>You don't need to worry much about the slopes for the lines in the
>boxes: for horizontal lines it's 0 and for vertical lines it's
>infinite.  Likewise, a vertical line won't have a y intercept at all,
>and a horizontal line will have a y intercept equal to its y value.

>This makes life a bit easier to deal with: to find the intersection
>between the sloped line and a horizontal line, you only have to figure
>out the proper x value -- the y value is always the y value of the
>horizontal line.

>Likewise, for a vertical line you only have to figure out the y value.
>We'll start with this case.  Given a sloped line y=mx+b, we just
>figure out the y value for the same x value as the vertical line.

>Now there's one minor detail left: figuring out whether your sloped
>line will intersect the horizontal or vertical boundary of the box.
>There are a number of ways to do this, but the simplest is probably to
>figure out the slope from the center of the box to each corner of the
>box.  The connecting line will normally have a slope between the
>slopes of two of those lines, and it intersects the line connecting
>the two corresponding corners.  If it happens to be exactly the same
>slope as one of those lines, it means the line will run exactly
>through the corner, and you already know its exact end-point
>coordinate (the coordinate of that corner).  Note that as long as you
>use a particular shape of box, you can pre-figure the slopes of these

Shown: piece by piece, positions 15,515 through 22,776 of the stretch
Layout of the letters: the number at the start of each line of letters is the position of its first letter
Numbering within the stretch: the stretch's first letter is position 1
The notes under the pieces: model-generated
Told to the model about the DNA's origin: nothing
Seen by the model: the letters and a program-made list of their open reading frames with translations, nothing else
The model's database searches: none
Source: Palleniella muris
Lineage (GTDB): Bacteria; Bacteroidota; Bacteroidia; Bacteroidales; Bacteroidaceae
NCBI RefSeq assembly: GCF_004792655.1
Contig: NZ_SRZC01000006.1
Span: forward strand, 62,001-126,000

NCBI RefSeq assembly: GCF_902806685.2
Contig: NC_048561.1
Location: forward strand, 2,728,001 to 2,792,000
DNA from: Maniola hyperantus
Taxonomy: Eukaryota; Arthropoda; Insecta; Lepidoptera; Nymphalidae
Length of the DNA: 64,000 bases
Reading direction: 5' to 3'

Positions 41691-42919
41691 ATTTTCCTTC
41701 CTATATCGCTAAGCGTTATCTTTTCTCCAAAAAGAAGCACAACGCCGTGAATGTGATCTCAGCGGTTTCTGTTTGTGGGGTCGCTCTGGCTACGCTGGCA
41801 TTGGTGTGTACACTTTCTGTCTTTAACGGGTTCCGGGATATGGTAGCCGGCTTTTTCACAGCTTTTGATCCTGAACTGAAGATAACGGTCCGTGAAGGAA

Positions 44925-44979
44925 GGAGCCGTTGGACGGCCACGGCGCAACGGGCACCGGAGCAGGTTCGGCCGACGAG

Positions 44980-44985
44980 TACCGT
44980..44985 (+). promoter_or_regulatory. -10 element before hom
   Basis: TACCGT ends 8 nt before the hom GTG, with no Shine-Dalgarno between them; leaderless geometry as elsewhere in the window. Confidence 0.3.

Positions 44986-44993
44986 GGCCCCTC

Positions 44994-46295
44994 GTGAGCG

>four lines rather than re-figuring them every time you need to draw a
>connecting line.

Thu, 16 Aug 2001 03:00:00 GMT
diagramming problem

Hello,
I think you will have to get down to the pixel level to do this.
Sometime ago I wrote a small demo code for a class I was the
teaching assistant for, and my algorithm(for doing something similar)
was as follows(Note that I used ellipses):
In the ****View::OnDraw(.....) function, you could use something like
the following:
pDC->Ellipse(pDoc->uleftx, pDoc->ulefty, pDoc->lleftx, pDoc->llefty);
Note that ulefx,..... are the coordinates of the upper leftmost point
(in terms of pixel values) etc, of the bounding rectangle of the
ellipse. I am sure that there is a similar MFC function to draw a
rectangle. Note that all of the actual pixel position calculations
were done inside the ****Doc.cpp class. Then you could the other
rectangles. Now as you know the pixel values themselves, you could
use MoveTo(...) and LineTo(...) functions to draw the lines midpoints
of the sides. Hope that helps.

Sat, 18 Aug 2001 03:00:00 GMT